6) Sleep well, as that is critical for a healthy lifespan and overall health. Here are some facts for you to chew on: A) Among people with Alzheimer's 60-70% have at least one clinical sleep disorder. B). Poor sleep and circadian rhythm disruptions increase cancer risks. C) Poor sleep increases amygdala activity by 60%. This is your emotional control center and if sleep deprived can disrupt the communication between the amygdala and the prefrontal cortex, our thinker. D) Getting less than 6 hours of sleep per night is associated with a 200% higher risk of heart attack. Let's talk about this. I have some suggestions - actually a lot of suggestions - for sleeping better.
Here are some of my own sleep hacks: Do you get leg cramps in the middle of the night ? I used to, but after I started taking Hyland's Leg Cramps - 3 of the quick dissolving homeopathic pills before bed - my night time leg cramps magically stopped. Buy on Amazon. As a matter of habit and because I sleep well now and I am afraid to stop, I also take Designs for Health PharmaGaba. They are chewable and tasty; chew one while you are reading before bed and another if you get up in the middle of the night. Buy from me. A couple of other things I do: I don't drink caffeine anymore, not even in the morning as caffeine has a half life of 12 hours which means your 9AM cuppa will still be rummaging around your body at 9PM. And I don't eat at least 3 hours before bed so my digestion is not fighting with my attempts to sleep. I routinely sleep between 7-8 hours every night... except when there is a full moon.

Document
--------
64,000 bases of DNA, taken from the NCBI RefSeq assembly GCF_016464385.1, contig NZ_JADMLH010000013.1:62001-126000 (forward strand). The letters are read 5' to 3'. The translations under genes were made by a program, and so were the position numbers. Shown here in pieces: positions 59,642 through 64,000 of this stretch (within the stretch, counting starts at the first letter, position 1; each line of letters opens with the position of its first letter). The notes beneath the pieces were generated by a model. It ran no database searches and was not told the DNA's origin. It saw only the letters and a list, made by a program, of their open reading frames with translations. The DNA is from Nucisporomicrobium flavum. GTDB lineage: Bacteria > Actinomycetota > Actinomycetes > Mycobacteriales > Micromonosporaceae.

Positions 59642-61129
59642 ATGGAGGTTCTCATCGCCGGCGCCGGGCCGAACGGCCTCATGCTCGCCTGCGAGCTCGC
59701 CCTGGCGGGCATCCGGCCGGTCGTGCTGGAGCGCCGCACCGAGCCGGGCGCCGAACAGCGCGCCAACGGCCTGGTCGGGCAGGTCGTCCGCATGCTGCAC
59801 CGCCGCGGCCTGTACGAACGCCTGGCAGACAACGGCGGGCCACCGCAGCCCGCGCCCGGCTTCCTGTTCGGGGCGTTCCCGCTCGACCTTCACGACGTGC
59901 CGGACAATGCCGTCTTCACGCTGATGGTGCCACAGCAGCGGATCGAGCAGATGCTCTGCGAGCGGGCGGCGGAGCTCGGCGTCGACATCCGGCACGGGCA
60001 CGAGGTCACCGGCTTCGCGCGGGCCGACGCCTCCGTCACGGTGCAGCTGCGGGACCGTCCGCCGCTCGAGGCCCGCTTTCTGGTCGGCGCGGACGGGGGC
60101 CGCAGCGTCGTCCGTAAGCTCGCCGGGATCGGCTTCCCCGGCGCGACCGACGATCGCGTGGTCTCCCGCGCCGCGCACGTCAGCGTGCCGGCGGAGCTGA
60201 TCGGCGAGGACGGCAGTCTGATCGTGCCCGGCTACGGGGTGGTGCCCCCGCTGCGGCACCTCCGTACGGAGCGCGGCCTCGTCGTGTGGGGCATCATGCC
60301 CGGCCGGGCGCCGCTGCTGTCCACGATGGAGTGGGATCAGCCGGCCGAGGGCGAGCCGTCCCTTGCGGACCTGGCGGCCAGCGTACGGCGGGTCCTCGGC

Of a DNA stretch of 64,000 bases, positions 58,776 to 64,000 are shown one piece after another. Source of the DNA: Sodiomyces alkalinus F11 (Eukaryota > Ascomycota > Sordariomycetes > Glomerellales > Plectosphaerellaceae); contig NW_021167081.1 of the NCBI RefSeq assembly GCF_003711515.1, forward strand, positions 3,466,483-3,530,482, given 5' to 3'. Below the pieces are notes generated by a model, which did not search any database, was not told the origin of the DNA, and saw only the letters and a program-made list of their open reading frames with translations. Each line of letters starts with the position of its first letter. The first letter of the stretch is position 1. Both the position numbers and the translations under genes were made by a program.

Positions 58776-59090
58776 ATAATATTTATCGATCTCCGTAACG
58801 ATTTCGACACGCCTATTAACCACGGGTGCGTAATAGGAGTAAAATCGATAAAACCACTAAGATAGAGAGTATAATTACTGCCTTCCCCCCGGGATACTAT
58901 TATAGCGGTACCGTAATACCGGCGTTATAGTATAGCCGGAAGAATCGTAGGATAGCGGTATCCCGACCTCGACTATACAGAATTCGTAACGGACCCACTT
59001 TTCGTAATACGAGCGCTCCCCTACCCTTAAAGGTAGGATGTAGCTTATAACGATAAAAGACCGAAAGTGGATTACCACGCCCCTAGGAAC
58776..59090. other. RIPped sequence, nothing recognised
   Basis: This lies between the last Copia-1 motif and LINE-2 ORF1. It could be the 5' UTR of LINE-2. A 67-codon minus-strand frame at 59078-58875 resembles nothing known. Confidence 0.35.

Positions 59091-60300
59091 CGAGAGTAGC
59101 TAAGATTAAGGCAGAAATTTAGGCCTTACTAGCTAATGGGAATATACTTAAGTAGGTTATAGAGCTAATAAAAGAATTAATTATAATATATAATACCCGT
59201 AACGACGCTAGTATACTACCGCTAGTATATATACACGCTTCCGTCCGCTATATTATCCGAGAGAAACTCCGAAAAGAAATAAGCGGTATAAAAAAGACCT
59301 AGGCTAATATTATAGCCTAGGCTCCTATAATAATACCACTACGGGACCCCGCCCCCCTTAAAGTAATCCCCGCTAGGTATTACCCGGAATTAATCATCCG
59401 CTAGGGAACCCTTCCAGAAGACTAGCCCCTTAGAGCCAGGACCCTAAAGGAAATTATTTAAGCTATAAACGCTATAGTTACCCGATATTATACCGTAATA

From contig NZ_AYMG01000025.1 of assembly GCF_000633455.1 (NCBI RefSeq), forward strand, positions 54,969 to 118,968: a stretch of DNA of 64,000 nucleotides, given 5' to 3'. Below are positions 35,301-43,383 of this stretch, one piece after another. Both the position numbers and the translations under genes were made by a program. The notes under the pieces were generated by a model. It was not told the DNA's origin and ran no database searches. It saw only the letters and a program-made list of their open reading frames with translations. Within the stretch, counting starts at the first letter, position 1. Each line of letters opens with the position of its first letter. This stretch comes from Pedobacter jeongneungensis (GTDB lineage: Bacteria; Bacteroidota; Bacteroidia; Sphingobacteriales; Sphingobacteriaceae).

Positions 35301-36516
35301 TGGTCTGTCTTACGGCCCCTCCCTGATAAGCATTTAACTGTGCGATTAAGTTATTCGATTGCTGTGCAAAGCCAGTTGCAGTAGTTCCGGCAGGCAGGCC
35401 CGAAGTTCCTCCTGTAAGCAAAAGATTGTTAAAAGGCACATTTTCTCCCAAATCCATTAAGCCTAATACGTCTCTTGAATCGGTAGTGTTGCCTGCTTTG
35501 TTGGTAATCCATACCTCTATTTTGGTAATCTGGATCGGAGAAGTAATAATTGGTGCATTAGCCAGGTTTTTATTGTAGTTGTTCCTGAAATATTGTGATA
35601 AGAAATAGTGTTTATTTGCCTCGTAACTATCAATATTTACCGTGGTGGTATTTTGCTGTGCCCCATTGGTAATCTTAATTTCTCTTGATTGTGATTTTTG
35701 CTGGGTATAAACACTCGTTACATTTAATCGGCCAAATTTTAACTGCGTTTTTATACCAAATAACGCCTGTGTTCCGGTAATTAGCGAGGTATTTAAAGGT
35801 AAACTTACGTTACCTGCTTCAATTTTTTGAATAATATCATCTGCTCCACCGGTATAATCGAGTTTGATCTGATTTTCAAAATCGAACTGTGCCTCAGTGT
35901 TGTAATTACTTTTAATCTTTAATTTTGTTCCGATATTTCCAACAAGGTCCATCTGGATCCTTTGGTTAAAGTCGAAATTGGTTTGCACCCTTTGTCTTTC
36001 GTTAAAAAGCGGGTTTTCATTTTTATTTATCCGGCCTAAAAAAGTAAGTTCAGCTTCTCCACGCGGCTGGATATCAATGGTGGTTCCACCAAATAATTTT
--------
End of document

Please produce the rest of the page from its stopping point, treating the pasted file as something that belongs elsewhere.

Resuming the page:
"People do not decide their futures, they decide their habits, and their habits decide their future." F.M. Alexander
Memory loss and what to do about it: First of all, there are at least 16 years of research linking age-related memory loss to changes in the dentate gyrus, a specific area within the brain's hippocampus which is the area for learning new memories. Remember this word: FLAVANOLS. Because it is a wonderful boost to the dentate gyrus and its production of new memories. A Flavanol deficiency is a driver of age-related memory loss. There are of course foods that are high in flavanols like leafy greens, berries, flaxseeds, dark chocolate, onions, apples, tomatoes, just google flavanols and see how many you are already eating and eat some more! There are great flavanol supplements, too, my favorite being quercetin. I take 1,000 mgs per day.
home directions about me what i do mission statement handouts newsletters suggested reading archived hot news webmaster
No statement or content in this web site shall be construed as offering diagnosis, cure, mitigation or prevention of any disease. Anyone having questions regarding the content of this site should contact their own health care provider for verification.